The term 'laptop' has become a wide-ranging one -- it covers a variety of portable rigs that vary in their specs. This is great in terms of the amount of options out there, but can be confusing if you're not quite sure what to get.
When it comes to down to it, size really does matter, and it should be at the centre of your decision making process.
Gizmodo's Back To Work & Uni Laptop Buying Guide is brought to you by the HP Spectre x360. Meticulously crafted from the inside out, the Spectre x360 redefines what you expect from technology with four unique modes, and over 8 million pixels on the thinnest convertible PC HP has ever made.
To determine what kind of machine you want to get, you'll need to look at its dimensions. They refer to the screen size and they're measured in inches. They can also get categorised into a few different laptops types.
Of course, there are always exceptions to these rules. Some manufacturers will categorise their machines by processing power rather than size, so there'll be crossover. But in general, these are what you'll find.
11 To 13 Inches: Ultra-Portable Notebooks
These are what you want if you're after a machine on the lighter side. If you travel a lot or need something that won't weigh down your daily commute, a notebook in the 13-inch range or smaller may be the way to go.
On the lower end of the spectrum this may mean forgoing some functionality such as a lower-powered CPU, or fewer ports. This isn't a problem if you prioritise portability over power, or if your needs are relatively basic. That being said, there's still plenty you can do on these machines, including gaming.
The notebook range is increasingly the norm for many buyers. And not all of them sit on the lower end of the spec scale. In fact, the vast majority of our top thin and light picks fall into this range. If you want something that is likely to pack a punch without breaking your back, this is where you should be looking.
If you're looking for something with more grunt in the specs department, or if you need a bigger screen, you may want to consider something on the higher end. This could set you back anywhere from $1500 and more.
Consider a 2-in-1 laptop, too
If you're after something with more versatility, you might want to consider a 2-in-1. They are one of the fastest growing segments in the PC world as a whole, not just laptops. It's easy to see why: the term describes machines that can convert from a laptop into a tablet, with all the functionality of both.
There are two main types of 2-in-1s. Some have detachable keyboards, allowing for them to be put into tablet mode. Others will have flexible hinges that enable the laptop to be bent back 360 degrees and switch between the different modes.
Most hinged 2-in-1s even ship with different standing modes to suit its various uses. Need to get some work done? Use it like a regular laptop. Need some Netflix time? Fold it into stand mode so the keyboard is tucked away at the back. Keen for some touch screen gaming? Pop it into tent mode.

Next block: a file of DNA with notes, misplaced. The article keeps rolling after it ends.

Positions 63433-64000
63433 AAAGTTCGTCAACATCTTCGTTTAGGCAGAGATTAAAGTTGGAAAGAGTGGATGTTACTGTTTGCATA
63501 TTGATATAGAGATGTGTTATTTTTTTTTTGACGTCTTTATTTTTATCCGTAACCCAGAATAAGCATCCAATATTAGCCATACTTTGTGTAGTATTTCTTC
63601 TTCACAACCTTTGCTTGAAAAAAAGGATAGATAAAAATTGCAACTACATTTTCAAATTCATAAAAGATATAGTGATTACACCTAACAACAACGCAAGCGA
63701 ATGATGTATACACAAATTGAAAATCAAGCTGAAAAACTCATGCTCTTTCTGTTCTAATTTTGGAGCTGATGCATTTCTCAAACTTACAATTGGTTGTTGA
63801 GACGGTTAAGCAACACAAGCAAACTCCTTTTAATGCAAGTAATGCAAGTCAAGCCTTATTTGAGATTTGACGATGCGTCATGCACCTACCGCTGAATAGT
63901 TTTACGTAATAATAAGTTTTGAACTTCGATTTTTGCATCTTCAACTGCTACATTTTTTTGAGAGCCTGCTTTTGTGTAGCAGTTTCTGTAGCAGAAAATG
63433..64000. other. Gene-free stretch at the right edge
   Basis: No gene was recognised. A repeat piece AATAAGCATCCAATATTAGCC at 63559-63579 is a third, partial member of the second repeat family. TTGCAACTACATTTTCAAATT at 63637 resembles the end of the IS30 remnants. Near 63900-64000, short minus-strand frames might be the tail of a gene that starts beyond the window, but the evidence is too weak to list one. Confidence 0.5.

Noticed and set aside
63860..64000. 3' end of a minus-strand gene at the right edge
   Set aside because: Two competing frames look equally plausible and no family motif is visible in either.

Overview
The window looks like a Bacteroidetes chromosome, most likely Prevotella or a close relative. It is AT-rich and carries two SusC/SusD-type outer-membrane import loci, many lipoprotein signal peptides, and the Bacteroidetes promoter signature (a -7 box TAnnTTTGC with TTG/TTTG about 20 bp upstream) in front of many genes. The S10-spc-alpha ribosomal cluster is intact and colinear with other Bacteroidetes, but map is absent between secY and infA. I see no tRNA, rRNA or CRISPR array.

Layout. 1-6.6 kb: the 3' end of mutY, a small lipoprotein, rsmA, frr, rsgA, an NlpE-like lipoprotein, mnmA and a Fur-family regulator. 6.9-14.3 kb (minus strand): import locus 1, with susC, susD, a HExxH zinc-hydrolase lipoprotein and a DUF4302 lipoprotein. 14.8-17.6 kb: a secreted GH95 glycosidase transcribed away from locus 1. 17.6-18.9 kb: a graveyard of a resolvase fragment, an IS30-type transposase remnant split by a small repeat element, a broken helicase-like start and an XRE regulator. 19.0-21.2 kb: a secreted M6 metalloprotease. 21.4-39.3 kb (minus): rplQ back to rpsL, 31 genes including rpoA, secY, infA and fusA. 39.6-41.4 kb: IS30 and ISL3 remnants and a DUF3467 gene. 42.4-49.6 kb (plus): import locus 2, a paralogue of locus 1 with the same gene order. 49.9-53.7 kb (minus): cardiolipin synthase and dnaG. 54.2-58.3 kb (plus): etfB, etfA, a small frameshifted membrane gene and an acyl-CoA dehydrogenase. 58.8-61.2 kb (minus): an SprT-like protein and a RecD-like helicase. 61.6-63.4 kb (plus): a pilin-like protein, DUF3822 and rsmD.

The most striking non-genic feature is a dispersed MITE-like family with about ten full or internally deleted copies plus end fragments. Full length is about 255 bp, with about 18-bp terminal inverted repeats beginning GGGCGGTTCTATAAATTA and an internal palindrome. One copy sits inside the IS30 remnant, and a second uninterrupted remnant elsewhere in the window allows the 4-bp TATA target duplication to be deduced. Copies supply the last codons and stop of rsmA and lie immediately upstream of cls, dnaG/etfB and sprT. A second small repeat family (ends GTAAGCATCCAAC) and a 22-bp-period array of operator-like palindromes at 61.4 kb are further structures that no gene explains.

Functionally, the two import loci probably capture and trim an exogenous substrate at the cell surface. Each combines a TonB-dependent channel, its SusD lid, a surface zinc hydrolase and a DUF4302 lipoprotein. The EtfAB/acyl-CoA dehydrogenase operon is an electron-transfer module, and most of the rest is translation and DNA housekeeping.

Ranging from 10 and 15 inches, you can easily find a 2-in-1 size best suited to your work or lifestyle needs. You'll find that most all-purpose hybrids range from 11-13 inches.
But if you're more concerned with mobility and the flexibility of a table, you'll want a detachable 2-in-1. These could range from a few hundred dollars to $1300 and above, depending on the hardware.
13 To 15 Inches: Traditional Laptops
This is where you'll find the 'normal' laptops that most of us have grown accustomed to using. They're bigger than ultra-portable notebooks, but not as large and powerful as the monsters at the other end of the spectrum. They tend to sit firmly in the middle in both size and specs.
The great news is that you don't actually have to sacrifice a whole lot of power if you're happy to invest in a good machine. Most major manufacturers have released 13- to 15-inch laptops with plenty of storage space, RAM and relatively powerful CPUs.
In general, you'll get the best balance between portability and functionality with the 13-14 inch machines. That being said, more 15 inch rigs are starting to err on the lighter side compared to previous models. This could be handy if you require the added screen space but don't want the usual inconvenience associated with it.
If you require something familiar, comfortable and capable of handling most tasks you throw at it, this may be the category for you.
As mentioned above, plenty of hybrid 2-in-1 machines also fall into this dimension range if you're looking for that added level of versatility.
15 To 18 Inches: Gaming And Performance Laptops
Also known as desktop replacements, these generally range between 15 and 18 inches of diagonal display area. That's a pretty wide range of screen sizes, but with good reason.
15 inches aren't the largest machines on the market, but older models can be a pain to carry around. The newer, ultralight models are increasingly more portable, however, which is great for those who can't stand a small screen but don't want the hassle of a full sized dekstop.
The most recent 15-inch performance notebooks are pretty powerful, capable of handling Photoshop, sound mixing, and even some gaming on the side.
The majority of our office is actually powered by 15-inch performance laptops, but you rarely find anyone moving them. And as someone who lugged one around for long enough, these are best if your laptop will be stationary most of the time.
On the larger end of the scale you have the 17- and 18-inch monsters. For the most part, these are hardcore gaming rigs and will set you back upwards of $4000.
Sadly, this price doesn't buy you much battery life. And you won't be carrying them around on a regular basis.
You only want to venture into this territory if you are doing some heavy duty video editing, programming or gaming.